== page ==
Amenities in an Apartment
You will note in apartments that there is no special or personal touch with either the choice of flooring or the kitchen’s color scheme. The unit layouts here also happen to be identical, unless some have undergone an upgrade.
With apartment living, you may find basic amenities such as a gym, outdoor pool, laundry room, indoor mailroom, trash pickup, a dog park, or even tennis courts. Some apartments go a step further to provide luxury amenities.
With that said, the type of apartment amenities depends on the quality and location of the apartments.
Amenities in a Condo
A condo typically has more personal touch to it than an apartment. Most units are designed with upgraded features, including stainless steel appliances, upgraded wooden floors, and granite countertops.
You will get variety in almost every condo within the community. Remember, everything in condos is managed by the individual condo owners; thus, the emphasis is put on finer details. Downside to this is that the condo usually is designed with the owner’s style in mind, which may not vibe with your own personal taste.
Most condos also have luxurious community amenities, such as outdoor areas, an outdoor pool, fitness center, garage parking, and concierge services.
Rental Property Regulations
Whether you are renting an apartment or a condo, it is important to abide by the regulations set forth. However, such regulations might vary depending on the rental unit you choose. Let’s consider them below:
Apartment building rules are almost similar to those in condos. However, with apartments, all the tenants must abide by the same rules regarding the apartment interior.
With most apartments, you won’t be allowed to make permanent decorations, paint walls, or hang heavy objects on the walls.
Generally, apartment rules vary from one property owner to another; but whatever they are, they hold true to all residents.
All the rules and regulations in a condo building are developed by the HOA. These regulations might include rules against keeping pets or having trash outside the front door.
Again, the condo community might be pet-friendly, but the owner of the condo you are renting fails to allow the same. Ensure that you understand the rules and regulations even before signing the lease. With that said, generally condo owners have more lenient rules than property management companies of apartment communities.
Maintenance in Condos and Apartments
Maintenance challenges are always common in both apartments and condos. Regardless of the problem in question, you should always find a solution to it. Whether you are responsible for the maintenance or not depends on the type of rental unit you go for.
Maintenance in an Apartment
With most apartments, the apartment communities are responsible for around-the-clock maintenance. Tenants do not involve themselves with most repairs.
If you want something to be fixed in your apartment, just place a request through the apartment community online portal or call the leasing office. Luckily, most apartment complexes offer a 24/7 maintenance service. Learn what is considered emergency maintenance in an apartment here.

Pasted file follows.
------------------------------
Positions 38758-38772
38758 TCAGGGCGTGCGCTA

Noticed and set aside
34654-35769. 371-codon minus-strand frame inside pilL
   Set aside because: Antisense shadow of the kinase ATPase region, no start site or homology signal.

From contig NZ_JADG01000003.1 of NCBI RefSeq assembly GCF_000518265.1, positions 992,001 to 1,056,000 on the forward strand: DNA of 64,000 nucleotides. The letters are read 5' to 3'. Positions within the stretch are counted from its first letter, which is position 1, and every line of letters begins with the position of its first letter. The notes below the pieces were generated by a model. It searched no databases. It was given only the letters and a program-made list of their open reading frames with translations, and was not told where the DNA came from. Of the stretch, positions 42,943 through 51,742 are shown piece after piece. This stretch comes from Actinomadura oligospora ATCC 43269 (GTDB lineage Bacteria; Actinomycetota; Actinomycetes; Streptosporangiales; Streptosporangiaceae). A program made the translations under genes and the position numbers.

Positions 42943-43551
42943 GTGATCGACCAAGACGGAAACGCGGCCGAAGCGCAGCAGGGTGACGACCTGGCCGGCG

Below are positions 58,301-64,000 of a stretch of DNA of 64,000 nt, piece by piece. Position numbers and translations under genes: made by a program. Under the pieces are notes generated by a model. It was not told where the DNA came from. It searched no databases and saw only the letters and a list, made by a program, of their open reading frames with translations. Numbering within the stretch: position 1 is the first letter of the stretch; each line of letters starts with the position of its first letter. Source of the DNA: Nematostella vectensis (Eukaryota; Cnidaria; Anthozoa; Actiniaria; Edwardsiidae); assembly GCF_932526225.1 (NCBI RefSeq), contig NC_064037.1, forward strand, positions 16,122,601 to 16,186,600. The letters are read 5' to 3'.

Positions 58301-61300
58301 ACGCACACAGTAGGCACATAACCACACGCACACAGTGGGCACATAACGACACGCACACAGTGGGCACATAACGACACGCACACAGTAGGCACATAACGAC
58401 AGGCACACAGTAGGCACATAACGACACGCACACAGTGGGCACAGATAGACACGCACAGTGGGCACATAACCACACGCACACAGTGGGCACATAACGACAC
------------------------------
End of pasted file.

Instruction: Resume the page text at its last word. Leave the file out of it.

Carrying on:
Maintenance in a Condo
Here, maintenance responsibilities can fall on you or your landlord, depending on the circumstances. When it falls on you, you might be forced to incur an extra cost. The landlord would typically arrange everything for the repair through hired maintenance, then flip the bill to the renter upon completion.
With that said, maintenance services related to the building and shared amenities are covered by the condo association (HOA). You should be ready to handle small maintenance issues, such as fixing a leaky toilet, in order to save on costs.
Why Choose an Apartment Over a Condo?
If you do not want the expense and responsibility of homeownership, apartments are perfect for you. They offer many benefits and features that resonate with many tenants over condos.
For instance, an apartment offers flexibility to relocate, especially to those without a plan to stay in a certain area for long. If you are the kind of person who does not spend more than two years in a location, think no further than apartments.
Generally, apartments have low or no maintenance burdens on tenants. In most cases, the landlord is responsible for fixing any damages. However, this is something you must confirm from the lease.
Finally, renting an apartment means close proximity to social amenities, such as shopping centers, restaurants, etc. This can be attributed to them being closer to cities.
Why You Should Avoid Condos
First, you will be subjected to higher rental prices due to monthly HOA fees if you rent a condo. These condo fees may increase over time, which usually depends on the condo association amenities available.
Also, many people avoid condos because every tenant is subjected to unique rules. The rules and adjustments can be changed by your landlord whenever they see fit.
When looking for a home to rent, you can comfortably choose between an apartment and a condo. However, before you do, you need to understand their differences.
The main difference between these two is their ownership, with apartments being owned typically by corporations and condos by individual landlords.
However, we recommend that you go for an apartment since it offers flexibility to relocate, low maintenance, and close proximity to various amenities.
All in all, choosing an option that makes you feel at home should be your top priority.